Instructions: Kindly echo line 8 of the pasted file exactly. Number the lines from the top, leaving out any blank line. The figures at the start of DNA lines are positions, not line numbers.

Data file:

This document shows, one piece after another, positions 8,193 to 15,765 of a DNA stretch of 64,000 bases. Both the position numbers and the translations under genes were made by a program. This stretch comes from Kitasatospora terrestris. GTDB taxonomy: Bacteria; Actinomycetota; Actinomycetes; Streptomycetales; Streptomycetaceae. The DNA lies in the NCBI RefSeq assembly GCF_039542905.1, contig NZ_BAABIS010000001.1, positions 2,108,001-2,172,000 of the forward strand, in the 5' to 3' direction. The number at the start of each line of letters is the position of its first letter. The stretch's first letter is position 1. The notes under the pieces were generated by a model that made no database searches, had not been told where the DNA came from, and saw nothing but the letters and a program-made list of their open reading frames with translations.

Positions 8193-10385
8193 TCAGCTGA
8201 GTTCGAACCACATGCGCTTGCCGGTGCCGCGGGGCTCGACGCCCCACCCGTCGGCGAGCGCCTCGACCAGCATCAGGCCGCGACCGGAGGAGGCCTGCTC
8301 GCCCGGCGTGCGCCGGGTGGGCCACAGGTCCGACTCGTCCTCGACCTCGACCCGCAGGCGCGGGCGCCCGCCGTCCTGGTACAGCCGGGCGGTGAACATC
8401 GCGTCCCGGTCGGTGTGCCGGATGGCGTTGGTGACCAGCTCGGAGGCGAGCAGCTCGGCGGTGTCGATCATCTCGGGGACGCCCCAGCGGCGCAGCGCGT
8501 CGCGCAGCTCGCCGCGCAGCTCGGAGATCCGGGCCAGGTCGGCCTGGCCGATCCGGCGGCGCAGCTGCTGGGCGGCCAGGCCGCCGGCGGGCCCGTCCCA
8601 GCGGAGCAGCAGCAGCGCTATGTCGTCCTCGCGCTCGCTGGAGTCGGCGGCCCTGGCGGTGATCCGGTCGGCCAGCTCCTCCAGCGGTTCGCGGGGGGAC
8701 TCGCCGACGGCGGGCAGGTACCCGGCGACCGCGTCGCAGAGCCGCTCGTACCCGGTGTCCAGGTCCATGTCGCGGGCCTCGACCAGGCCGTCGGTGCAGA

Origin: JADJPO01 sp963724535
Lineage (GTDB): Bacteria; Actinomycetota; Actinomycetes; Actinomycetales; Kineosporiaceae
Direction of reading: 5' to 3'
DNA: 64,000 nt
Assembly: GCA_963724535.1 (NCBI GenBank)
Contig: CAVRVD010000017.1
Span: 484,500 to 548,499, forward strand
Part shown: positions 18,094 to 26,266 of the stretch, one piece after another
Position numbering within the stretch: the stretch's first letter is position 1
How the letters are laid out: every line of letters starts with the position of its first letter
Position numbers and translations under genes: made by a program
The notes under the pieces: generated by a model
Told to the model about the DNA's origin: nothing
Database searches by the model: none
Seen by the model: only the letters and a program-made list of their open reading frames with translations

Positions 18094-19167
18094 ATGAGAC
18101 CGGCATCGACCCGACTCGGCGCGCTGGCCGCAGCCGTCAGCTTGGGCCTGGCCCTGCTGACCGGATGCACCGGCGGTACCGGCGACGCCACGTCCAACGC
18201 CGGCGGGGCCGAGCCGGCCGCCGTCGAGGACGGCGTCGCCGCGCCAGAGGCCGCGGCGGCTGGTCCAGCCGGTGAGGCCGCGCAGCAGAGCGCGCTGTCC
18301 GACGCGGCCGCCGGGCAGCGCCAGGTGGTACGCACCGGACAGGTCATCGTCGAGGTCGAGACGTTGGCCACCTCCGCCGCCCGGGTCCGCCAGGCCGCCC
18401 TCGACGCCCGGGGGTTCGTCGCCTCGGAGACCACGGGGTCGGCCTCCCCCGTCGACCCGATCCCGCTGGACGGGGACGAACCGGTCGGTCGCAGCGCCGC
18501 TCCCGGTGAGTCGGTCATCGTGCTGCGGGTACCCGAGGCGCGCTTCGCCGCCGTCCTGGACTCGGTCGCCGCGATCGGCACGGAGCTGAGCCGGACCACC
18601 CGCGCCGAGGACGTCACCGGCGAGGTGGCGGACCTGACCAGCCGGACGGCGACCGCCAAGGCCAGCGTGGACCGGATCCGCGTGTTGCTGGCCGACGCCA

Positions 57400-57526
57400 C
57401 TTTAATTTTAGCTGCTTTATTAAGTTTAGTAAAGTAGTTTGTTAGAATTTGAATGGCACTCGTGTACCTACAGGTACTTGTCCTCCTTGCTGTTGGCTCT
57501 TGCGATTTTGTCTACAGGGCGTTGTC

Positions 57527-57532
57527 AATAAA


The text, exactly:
8601 GCGGAGCAGCAGCAGCGCTATGTCGTCCTCGCGCTCGCTGGAGTCGGCGGCCCTGGCGGTGATCCGGTCGGCCAGCTCCTCCAGCGGTTCGCGGGGGGAC